Sharing our knowledge, raising our profile

FRRR is in a privileged position: each year, we receive thousands of applications from community organisations (1,923 in the 2012/13 financial year) and get to see first-hand the issues they are facing and the innovative solutions that they develop and implement to address these challenges.

We believe that an important part of our remit is sharing these lessons – particularly the strategies and ideas that have worked - as widely as possible. In 2012/13, we did this by attending and often presenting at more than 30 conferences and events. A common theme was sharing the lessons from our role in supporting recovery following the 2009 Victorian bushfires. We spoke at several conferences and issued a written report. We wrote several blog posts and hosted a number of round-table sessions to talk about how philanthropic organisations and corporations could contribute to more effective natural disaster recovery programs.

We believe that we have an obligation to speak on behalf of rural, regional and remote communities, and to share insights into their challenges with the broader philanthropic community, as well as with government and other entities. For this reason, we are delighted to chair the Rural and Regional Affinity Group within Philanthropy Australia. Our aim is to be a catalyst for government, corporates and philanthropists to think differently about how they support rural communities.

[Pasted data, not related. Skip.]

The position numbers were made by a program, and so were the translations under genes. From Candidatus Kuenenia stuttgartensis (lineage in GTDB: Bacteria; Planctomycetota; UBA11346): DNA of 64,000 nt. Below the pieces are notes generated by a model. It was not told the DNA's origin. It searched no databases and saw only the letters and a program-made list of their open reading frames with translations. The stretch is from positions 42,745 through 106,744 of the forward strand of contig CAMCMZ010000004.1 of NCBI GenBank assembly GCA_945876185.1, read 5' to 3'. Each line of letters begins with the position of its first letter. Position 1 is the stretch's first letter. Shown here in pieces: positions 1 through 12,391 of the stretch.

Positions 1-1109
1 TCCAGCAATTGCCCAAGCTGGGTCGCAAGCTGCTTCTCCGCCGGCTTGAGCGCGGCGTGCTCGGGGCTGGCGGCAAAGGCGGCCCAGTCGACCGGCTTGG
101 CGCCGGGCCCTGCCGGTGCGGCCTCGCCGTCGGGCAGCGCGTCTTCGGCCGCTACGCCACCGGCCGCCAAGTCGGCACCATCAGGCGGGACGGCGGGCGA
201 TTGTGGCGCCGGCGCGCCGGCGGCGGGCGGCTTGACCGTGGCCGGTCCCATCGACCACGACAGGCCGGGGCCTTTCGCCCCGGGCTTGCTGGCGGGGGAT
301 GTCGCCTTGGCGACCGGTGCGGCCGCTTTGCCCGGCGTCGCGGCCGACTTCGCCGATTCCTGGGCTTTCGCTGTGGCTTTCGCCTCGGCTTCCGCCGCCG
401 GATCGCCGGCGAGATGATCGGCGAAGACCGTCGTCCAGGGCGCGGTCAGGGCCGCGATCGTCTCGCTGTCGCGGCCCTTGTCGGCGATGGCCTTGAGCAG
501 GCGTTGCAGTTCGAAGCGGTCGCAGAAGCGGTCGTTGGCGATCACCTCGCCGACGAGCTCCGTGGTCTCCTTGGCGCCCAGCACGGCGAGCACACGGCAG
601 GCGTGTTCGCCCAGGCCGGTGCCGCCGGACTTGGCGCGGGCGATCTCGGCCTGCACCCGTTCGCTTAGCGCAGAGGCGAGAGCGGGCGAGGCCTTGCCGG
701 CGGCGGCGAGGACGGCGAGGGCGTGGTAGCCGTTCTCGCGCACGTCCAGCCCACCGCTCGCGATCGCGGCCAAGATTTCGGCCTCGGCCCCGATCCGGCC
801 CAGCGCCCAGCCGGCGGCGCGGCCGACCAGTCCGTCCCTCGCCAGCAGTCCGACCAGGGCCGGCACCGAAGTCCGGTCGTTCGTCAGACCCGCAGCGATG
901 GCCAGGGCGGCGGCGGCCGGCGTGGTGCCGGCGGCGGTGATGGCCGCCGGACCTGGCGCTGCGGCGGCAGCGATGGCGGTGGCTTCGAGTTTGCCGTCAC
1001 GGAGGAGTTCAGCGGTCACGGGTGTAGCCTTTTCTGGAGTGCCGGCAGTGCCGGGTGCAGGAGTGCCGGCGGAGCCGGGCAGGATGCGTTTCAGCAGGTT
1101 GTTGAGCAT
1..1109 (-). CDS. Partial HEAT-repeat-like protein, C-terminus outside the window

In 2012/13, we devoted considerable effort to raising our profile. In addition to the speaking opportunities noted above, and the round-tables and blog posts previously mentioned, we increased our online presence. While it’s still in its infancy, we have launched a YouTube channel, sharing films of project outcomes. We continue to be active on Twitter and Facebook, and now distribute our monthly newsletter to nearly 6,000 people. The aim of this is to raise awareness among community groups of how we can help them to help themselves, and bring to light for the broader community the challenges and opportunities facing rural, regional and remote Australians.

Organisational capacity

Our ability to deliver on these expanded programs of work is dependent both on ongoing and indeed increasing donor support. As the Chairman has mentioned, we are grateful for the generous support that has been forthcoming. Our donors are incredibly supportive and I thank them for their willingness to collaborate with us.

The success of the Foundation is also highly dependent on our staff – be they permanent, casual or contracted. I want to formally record my appreciation to all of our permanent staff, who continued to demonstrate - in so many ways - their belief in the work we do. I also want to thank our casual staff, all of whom have committed to more hours with us each week, as well as the students, temporary and contract staff who helped us manage the increased and changing workload.

All in all, it has been an effective and productive 12 month period, which has set us up for an even stronger 2013/14. I look forward to reporting to you again next year, and in the meantime, invite you to explore this report in detail to gain greater insight into our achievements.

  

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Alexandra Gartmann
Chief Executive Officer